Hemobilia, is a condition where there is an abnormal connection between the blood vessels and bile ducts; this is usually caused by trauma or iatrogenic injury to the liver and biliary tree. Hemobilia originates in the liver in one half of reported cases7). Non traumatic vascular causes include congenital and developmental disorders, atherosclerosis and inflammation. Vascular lesions, usually hepatic artery aneurysms secondary to atherosclerosis, trauma, gallstone diseases, or systemic infections, account for about 10% of identified lesions8, 9). Aneurysms are usually isolated, although multiple aneurysms may be seen in patients with vasculitis9). Abrupt episodes of bleeding with disproportionately severe hemodynamic collapse strongly suggest a vascular cause for hemobilia10).
The classic triad of gastrointestinal bleeding, biliary pain, and jaundice should alert the clinician to the possibility of hemobilia9). The typical clinical symptoms associated with hemobilia are seen in only 40% of patients9). The diagnosis of hemobilia can be made on ERCP, as in the present case, where active bleeding at the papilla and filling defects consistent with blood clots in the biliary system were identified.
Confirmation of this diagnosis usually requires angiography with visualization of the hepatic artery and its branches. Cholangiography helps in the definitive pre-operative identification of the bleeding site and also serves as the treatment of choice for patients with hemobilia11). Although there have been some cases of spontaneous hemostasis reported, hemobilia usually requires intervention. Traditional therapies have involved hepatic resection or hepatic artery ligation. Recently, angiographic therapy has supplanted surgical repair as the treatment of choice for hemobilia. Transcatheter embolization with gelfoam, steel coil, or a combination of both has been shown to be effective11). Surgical intervention becomes necessary when non-operative attempts to stop the bleeding fail, and is required for tumors and parasitic diseases11). In the present case, hemobilia stopped spontaneously at the time of admission, but massive gastrointestinal bleeding with hypotension followed. Selective embolization of the right hepatic artery was successful in controlling the hemorrhage.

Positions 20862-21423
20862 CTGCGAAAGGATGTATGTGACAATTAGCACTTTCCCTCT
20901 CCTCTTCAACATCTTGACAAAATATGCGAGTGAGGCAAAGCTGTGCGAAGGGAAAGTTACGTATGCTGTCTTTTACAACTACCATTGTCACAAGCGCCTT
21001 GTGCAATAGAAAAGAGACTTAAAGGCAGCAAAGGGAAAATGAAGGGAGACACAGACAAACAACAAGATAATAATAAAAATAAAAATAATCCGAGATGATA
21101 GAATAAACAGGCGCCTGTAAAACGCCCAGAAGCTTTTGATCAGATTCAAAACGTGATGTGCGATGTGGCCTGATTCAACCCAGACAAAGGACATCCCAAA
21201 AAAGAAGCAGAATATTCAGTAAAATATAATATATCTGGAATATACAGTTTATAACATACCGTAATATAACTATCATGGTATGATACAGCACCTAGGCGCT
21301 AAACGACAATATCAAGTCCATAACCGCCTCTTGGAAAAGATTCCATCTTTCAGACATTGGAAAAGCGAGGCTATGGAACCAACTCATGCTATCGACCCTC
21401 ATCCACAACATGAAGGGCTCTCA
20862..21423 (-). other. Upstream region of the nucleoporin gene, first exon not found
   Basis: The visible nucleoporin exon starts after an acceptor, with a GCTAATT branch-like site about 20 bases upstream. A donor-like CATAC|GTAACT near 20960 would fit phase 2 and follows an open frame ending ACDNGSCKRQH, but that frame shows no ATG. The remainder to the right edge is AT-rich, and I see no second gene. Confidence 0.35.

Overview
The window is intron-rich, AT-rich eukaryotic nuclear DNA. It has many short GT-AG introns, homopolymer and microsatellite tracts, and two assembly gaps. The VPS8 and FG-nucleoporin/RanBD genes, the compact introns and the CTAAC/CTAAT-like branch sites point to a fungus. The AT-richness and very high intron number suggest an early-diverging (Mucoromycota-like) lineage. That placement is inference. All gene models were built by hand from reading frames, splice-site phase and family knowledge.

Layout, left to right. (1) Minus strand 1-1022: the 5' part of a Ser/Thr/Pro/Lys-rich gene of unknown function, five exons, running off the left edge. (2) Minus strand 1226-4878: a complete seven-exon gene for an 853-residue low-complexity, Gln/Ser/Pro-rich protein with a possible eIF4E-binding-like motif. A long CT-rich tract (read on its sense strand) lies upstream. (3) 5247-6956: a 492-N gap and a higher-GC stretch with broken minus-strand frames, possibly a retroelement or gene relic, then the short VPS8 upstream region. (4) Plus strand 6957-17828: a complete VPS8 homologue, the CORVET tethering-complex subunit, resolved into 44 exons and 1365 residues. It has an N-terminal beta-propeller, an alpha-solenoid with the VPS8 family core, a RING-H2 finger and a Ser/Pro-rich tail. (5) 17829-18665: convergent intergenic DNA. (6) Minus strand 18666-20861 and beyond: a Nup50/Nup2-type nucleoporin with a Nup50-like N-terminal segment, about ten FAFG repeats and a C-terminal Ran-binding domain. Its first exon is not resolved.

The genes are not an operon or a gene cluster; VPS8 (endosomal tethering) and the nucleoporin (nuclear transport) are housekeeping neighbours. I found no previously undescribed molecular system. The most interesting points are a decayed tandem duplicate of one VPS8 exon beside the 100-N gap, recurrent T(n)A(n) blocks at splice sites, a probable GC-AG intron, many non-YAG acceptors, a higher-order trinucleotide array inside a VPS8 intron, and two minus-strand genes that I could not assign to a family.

A sphincterotomy at the time of ERCP helped to relieve the obstructive jaundice and abdominal pain. The passing of large quantities of blood clots probably relieved the abdominal pain at the time of admission. However, the release of a tamponade effect from the blood clots in the biliary system probably resulted in massive hemorrhage several hours later. This emphasizes the importance of hemostasis at the primary bleeding site. After obtaining hemostasis through arterial embolization, ERCP with sphincterotomy may be valuable in selected cases to manage the complications of progressive obstructive jaundice and abdominal pain resulting from retained intrabiliary clots12).
PAN is associated with thrombosis and aneurysm formation in any organ of the body. The gravest complications involve the gastrointestinal tract and occur in more than half of patients with the diagnosis of PAN13). The hepatic arteries are a frequently involved; although the rupture of a hepatic aneurysm is a rare event14).
Biopsy of skin, muscle or testicle, or a percutaneous biopsy of the liver or kidney establishes the diagnosis of PAN. Abdominal angiography is the diagnostic procedure of choice. Of all known patients with PAN, 70~80% have positive abdominal arteriograms consistent with arteritis. Of those with positive arteriograms, 70% of cases have multiple microaneurysms. Arteriographic findings consistent with PAN usually establish the diagnosis14). In the present case, angiographic evidence pointed towards intestinal infarction and aneurysmal rupture; two of the most dreaded complications of mesenteric vasculitis14). Mesenteric angiography demonstrated multiple stenoses, collateral vessels, and multiple microaneurysms of hepatic, superior and inferior mesenteric, as well as renal arteries. The diagnosis of PAN was made clinically based on the above findings. Active bleeding from the aneurysms can be controlled by selective embolization of the bleeding sites, as was done in our case.
In conclusion, this case report describes an unusual manifestation of PAN, hemobilia that resulted from hepatic artery aneurysmal rupture. The arteriobiliary fistula was demonstrated on angiography, and was successfully treated with arterial embolization.


This work was supported by the research grant of the Chungbuk National University in 2004.


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Figure 1
Abdominal CT findings. Diffusely dilated major bile ducts and gallbladder are full of hyperechogenic material.
Figure 2
(A) Duodenoscopic examination shows a slow blood leak and adherent blood clots at the ampulla vater, (B) ERCP reveals multiple tubular filling defects of the common bile duct.
Figure 3
Celiac angiogram reveals multiple microaneurysms of the branches of the hepatic arteries.
Figure 4
(A) Passage of contrast medium into the bile duct due to the presence of an arteriobiliary fistula. (B) The fistulous tract was occluded successfully by coil and gelfoam embolization.